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I'm in a need to convert an existent design into wordpress and before starting I was curious to know: Is it correct to use pure "naked" PHP when adding logic to templates in wordpress? Wordpress uses no template engine like Twig or Blade by default? I'm pretty suprised, so before starting to work on that project and doing everything in pure PHP (with the opening <?php and closing hassle ?>) I wanted to ask here. This way of doing things seems very outdated to me.

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Correct, there is no PHP templating engine built into WordPress. This does however give you the flexibility to use a templating engine such as Twig or Blade (and I have worked on sites using each of those), or even completely headless using the REST API.

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  • Thanks, and that works out of the box by installing a plugin (I guess), for blade for example? – manifestor Aug 19 '18 at 12:55
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    Yes it appears there are plugins for that. You could also manually include the libraries I'd expect – cameronjonesweb Aug 19 '18 at 14:43
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As many will point out - PHP itself could be considered a "template language" - and from a performance point of view, the less additional layers of abstraction you add - the quicker and more performant the site will probably load.

That said - frameworks are popular for a reason - and that is generally to do with simplification and standardization - so, I offer the suggestion of a WordPress Template Engine called Willow - which might be of interest to you.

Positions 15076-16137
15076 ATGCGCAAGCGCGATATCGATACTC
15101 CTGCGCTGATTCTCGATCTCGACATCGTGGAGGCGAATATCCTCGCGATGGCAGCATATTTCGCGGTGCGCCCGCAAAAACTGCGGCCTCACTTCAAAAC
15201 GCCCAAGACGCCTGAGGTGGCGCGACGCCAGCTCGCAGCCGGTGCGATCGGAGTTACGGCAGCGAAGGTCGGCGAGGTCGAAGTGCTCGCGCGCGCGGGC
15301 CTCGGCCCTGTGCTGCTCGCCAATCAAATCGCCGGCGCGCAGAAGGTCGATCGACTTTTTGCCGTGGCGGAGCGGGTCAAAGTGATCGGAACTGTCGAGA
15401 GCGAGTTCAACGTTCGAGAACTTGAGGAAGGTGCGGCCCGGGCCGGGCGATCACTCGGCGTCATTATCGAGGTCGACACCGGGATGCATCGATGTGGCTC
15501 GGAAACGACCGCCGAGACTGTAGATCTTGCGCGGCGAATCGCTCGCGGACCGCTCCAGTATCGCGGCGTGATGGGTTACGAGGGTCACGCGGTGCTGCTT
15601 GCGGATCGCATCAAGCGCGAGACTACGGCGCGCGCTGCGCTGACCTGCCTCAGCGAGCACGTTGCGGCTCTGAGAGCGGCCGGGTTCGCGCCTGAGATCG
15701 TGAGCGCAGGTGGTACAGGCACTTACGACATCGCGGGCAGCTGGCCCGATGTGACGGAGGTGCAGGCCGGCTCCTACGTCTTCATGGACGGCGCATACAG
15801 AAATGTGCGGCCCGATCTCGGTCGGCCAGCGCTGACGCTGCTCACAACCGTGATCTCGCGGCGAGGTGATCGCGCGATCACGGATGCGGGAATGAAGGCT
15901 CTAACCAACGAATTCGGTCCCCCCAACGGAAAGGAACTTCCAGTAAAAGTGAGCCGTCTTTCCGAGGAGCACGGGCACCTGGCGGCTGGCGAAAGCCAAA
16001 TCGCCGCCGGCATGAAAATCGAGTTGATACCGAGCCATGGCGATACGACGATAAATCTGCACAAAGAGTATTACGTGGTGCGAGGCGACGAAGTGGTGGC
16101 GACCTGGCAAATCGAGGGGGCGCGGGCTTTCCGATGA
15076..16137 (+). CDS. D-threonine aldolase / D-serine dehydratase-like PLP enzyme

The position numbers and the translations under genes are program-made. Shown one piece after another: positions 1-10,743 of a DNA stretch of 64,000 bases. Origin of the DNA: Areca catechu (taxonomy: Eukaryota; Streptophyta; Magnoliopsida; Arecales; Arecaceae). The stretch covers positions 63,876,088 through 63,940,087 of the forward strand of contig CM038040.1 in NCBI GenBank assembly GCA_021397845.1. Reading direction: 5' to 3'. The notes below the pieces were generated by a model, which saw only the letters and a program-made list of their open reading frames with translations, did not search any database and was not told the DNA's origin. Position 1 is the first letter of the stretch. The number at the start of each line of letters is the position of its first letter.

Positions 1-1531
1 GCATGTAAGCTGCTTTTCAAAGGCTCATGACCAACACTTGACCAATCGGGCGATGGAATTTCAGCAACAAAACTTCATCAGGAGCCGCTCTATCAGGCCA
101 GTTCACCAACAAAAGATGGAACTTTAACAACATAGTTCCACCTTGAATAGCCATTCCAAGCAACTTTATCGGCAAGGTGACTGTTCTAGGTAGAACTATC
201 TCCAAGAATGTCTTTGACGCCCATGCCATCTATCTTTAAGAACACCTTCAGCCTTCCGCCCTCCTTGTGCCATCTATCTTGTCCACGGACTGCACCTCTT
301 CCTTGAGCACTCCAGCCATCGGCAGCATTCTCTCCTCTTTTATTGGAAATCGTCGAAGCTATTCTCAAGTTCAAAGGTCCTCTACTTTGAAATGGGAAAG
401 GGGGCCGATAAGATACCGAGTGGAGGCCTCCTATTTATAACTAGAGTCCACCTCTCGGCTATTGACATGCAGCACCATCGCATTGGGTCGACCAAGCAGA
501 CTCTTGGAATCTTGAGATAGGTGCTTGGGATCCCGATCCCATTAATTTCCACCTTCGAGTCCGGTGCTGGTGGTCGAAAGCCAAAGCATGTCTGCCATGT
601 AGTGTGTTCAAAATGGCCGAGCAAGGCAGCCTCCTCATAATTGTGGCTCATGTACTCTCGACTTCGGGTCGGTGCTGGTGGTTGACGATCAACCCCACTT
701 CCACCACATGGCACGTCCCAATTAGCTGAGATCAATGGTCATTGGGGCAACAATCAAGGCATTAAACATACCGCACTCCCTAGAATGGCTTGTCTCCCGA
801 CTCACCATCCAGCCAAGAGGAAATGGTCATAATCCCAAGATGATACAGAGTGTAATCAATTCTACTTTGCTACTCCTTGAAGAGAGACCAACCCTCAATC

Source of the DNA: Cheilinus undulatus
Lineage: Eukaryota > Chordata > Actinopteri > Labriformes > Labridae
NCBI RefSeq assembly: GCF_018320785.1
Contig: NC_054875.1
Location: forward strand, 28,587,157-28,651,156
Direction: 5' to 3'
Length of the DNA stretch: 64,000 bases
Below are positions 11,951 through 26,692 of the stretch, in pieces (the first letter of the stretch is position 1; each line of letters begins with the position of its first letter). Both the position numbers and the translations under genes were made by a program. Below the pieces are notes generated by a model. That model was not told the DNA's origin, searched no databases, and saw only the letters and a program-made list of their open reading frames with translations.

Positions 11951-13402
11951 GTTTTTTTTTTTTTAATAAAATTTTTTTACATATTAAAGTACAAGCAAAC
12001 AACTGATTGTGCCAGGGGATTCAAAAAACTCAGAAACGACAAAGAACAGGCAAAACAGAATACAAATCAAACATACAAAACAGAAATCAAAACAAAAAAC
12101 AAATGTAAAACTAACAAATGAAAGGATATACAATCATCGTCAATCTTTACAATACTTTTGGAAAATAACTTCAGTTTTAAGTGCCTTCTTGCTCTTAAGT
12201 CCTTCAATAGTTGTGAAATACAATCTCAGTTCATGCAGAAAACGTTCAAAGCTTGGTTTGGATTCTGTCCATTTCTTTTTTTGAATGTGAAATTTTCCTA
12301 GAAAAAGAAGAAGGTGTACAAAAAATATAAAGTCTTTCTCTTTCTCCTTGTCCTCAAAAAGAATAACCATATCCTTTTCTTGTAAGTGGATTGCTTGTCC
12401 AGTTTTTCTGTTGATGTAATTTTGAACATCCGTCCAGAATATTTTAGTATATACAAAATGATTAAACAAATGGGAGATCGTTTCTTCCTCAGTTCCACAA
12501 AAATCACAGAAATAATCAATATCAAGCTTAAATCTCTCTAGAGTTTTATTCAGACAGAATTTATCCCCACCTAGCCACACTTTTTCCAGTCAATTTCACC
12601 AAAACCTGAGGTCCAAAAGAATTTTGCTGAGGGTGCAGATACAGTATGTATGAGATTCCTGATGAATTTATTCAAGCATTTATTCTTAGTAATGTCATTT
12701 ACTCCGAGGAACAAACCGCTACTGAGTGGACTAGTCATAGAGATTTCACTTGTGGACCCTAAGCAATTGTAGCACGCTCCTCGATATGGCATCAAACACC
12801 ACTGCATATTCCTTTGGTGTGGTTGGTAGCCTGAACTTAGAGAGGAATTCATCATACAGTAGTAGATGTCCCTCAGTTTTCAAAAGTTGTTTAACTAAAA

As a logic-less TE, is has the added benefit of forcing a clean separation of concerns and keeping conditional checks out of the templates - for some people this is not important or seen as a hinderance, but once you adjust to working this way it feels much cleaner.

  • Disclaimer - we wrote this software and use it on our projects.
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Yes. I agree, WordPress PHP is rather outdated at times.

As Invariant Change says, page builders offer a great solution. Divi is amazing. If you want something a little trimmed back, there is also the Genesis Framework.

However, because this is so trimmed back, you end up adding lots of plugins to get it to do what you want it to do, which then means lots of maintenance, debugging and slower site with all the server calls, which is why Divi is so good. It's all contained in a fast streamlined self-contained package that is designed from the top up to work in unison, rather like Apple products.

Genesis is best suited to theme developers who intend to resell their themes in markets such as Envato.

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    Thanks. Yes, I used Genesis Framework and stopped using it for the very reason you state. It's great for the people that are reselling, but for me, who wants something that lets me make a good site quickly, Divi is far superior. Time is money, Divi means more profit :) – Invariant Change Aug 19 '18 at 13:31
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    I just checked. Divi has a built-in template engine. So probably the best solution? – Cryptomanic Aug 19 '18 at 13:35
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    Oh yes. I should have mentioned that. The template system Divi uses lets you assign who pages as template, or individual elements. You can also make them global templates, which means, if you update it, it updates every instance of it site wide. They are adding for features to it the template engine soon also, so it will become even more powerful. – Invariant Change Aug 19 '18 at 13:38

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